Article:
À long terme (plus de trois mois après l'opération), il n'y avait aucune différence significative dans l'amélioration globale entre la LECC et la COT (quatre études, RR 1,04, IC à 95 % 0,95 à 1,14). SSS et FSS étaient également similaires dans les deux groupes de traitement (deux études, DM de 0,02, IC à 95 % -0,18 à 0,22 pour SSS et DM 0,01, IC à 95 % -0,14 à 0,16 pour FSS. Pour la douleur, la LECC et la COT ne différaient pas dans le long terme (six études, RR de 0,88, IC à 95 % 0,57 à 1,38), ni pour l'engourdissement (quatre études, RR 0,64, IC à 95 % 0,31 à 1,35). Les résultats d'examens pour la force de préhension favorisaient la LECC (deux études, DMS de 1,13, IC à 95 % 0,56 à 1,71), ce qui correspond à une DM de 11 kg (IC à 95 % 6,2 à 18,81). Les participants traités avec la LECC reprenaient le travail ou leurs activités quotidiennes huit jours plus tôt que les participants traités avec la COT (quatre études, DM -8,10 jours, IC à 95 % -14,28 à -1,92 jours).

Les deux traitements étaient pareillement sûrs, avec seulement quelques rapports de complications majeures (principalement atteints de syndrome douloureux régional complexe) (15 études, RR 1,00, IC à 95 % 0,38 à 2,64).

La LECC a entraîné un taux significativement plus faible de complications mineures (18 études, RR 0,55, IC à 95 % 0,38 à 0,81), ce qui correspond à une baisse relative de 45 % de la probabilité de complications (IC à 95 % de 62 % à 19 %). Plus fréquemment, La LECC entraînait des problèmes nerveux transitoires (c'est-à-dire, une neuropraxie, un engourdissement et une paresthésie), tandis que la COT impliquait davantage de complications au niveau de la plaie (c'est-à-dire, une infection, une cicatrice hypertrophique et une sensibilité de la cicatrice). La LECC était plus sûre que la COT lorsque le nombre total de complications était évalué (20 études, RR 0,60, IC à 95 % 0,40 à 90), ce qui représente une baisse relative de la probabilité de 40 % (IC à 95 % de 60 % à 10 %).

Les taux de récidive des symptômes et la nécessité d'une intervention chirurgicale répétée étaient comparables entre les groupes de la LECC et de la COT.

Le risque de biais global dans les études qui fournissaient des données pour ces résultats est relativement élevé; moins de 25 % des études incluses présentaient une assignation secrète adéquate, une génération de séquence d'assignation ou une mise en aveugle de l'évaluateur de résultats.

La qualité des preuves dans cette revue peut être considérée comme généralement faible. Cinq de ces études ont été présentées uniquement sous forme de résumés, avec des informations insuffisantes pour juger leur risque de biais. En ce qui concerne les biais de sélection et d'attrition ou d'autres biais (différences de base et conflits d'intérêts financiers), nous ne sommes pas parvenus à un jugement sûr concernant un risque élevé ou faible. La mise en aveugle des participants n'était pas possible en raison de la nature des interventions.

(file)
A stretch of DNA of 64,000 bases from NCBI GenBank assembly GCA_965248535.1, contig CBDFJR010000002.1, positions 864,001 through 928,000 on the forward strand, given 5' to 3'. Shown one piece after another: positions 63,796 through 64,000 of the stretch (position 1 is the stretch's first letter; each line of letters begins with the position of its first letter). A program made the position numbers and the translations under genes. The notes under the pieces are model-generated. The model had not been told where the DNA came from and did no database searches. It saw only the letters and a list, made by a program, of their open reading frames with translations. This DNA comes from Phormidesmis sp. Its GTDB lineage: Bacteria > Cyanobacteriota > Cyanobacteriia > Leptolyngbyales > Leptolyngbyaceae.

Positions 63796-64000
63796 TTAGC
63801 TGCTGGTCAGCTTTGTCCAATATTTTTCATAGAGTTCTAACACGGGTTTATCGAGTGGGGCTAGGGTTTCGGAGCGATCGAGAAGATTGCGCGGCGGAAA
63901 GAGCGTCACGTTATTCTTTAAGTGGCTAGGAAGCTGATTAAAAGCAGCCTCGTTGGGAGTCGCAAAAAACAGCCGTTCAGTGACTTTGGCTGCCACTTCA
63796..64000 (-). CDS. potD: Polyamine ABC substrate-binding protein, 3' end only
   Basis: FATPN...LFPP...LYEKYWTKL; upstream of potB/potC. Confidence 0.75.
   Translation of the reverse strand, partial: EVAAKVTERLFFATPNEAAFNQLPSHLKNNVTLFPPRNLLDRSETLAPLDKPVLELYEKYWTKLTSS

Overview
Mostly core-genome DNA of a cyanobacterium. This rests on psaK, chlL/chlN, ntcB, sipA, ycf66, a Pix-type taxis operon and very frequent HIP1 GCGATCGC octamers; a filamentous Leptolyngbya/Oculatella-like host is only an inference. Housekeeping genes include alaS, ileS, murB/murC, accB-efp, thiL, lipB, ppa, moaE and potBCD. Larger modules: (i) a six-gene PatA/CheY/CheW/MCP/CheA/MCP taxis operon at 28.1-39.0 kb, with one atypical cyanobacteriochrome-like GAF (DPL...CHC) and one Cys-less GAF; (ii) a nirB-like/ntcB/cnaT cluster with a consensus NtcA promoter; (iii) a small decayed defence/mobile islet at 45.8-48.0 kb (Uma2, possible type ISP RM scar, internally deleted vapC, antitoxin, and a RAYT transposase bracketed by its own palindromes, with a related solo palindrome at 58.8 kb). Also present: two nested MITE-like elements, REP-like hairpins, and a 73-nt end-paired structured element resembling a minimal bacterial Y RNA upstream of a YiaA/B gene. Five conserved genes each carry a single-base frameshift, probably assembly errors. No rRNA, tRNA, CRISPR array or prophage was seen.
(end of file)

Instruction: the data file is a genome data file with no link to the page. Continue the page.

Nous avons identifié trois autres études potentiellement éligibles lors de la mise à jour des recherches, juste avant la publication. Ces essais comparaient une LECC avec une COT (deux études) ou mini libération ouverte du canal carpien (une étude) et devront être pleinement évalués lorsque nous mettrons la revue à jour.

Conclusions des auteurs

Dans cette revue, avec uniquement l'appui de preuves de faible qualité, la LECC et la COT pour libérer le canal carpien sont aussi efficaces l'une que l'autre dans le soulagement des symptômes et l'amélioration du statut fonctionnel. Bien que la LECC puisse être significativement plus bénéfique que la COT du point de vue fonctionnel pour l'amélioration de la force de préhension. La LECC semble être associée à moins de complications mineures par rapport à la COT, mais nous n'avons trouvé aucune différence dans les taux de complications majeures. Le retour au travail est plus rapide après une libération endoscopique, d'en moyenne huit jours. Les conclusions de cette revue sont limitées par le risque de biais élevé, une imprécision statistique et un manque de cohérence dans les études incluses.

Resumen

Liberación endoscópica para el síndrome del túnel carpiano

Antecedentes

El síndrome del túnel carpiano (STC) es la neuropatía compresiva más común de la extremidad superior. Es causado por el aumento de la presión sobre el nervio mediano entre el ligamento carpiano transversal y los huesos carpianos. El tratamiento quirúrgico consta de la liberación del nervio mediante el corte del ligamento carpiano transversal. Este procedimiento puede realizarse con un abordaje abierto o mediante endoscopia.

Objetivos

Evaluar la efectividad y la seguridad de las técnicas endoscópicas de liberación del túnel carpiano en comparación con cualquier otra cirugía para el tratamiento del STC. Más específicamente, evaluar el impacto relativo de las técnicas endoscópicas en cuanto al alivio de los síntomas, la recuperación funcional (retorno al trabajo y retorno a las actividades cotidianas) y la reducción de las tasas de complicación.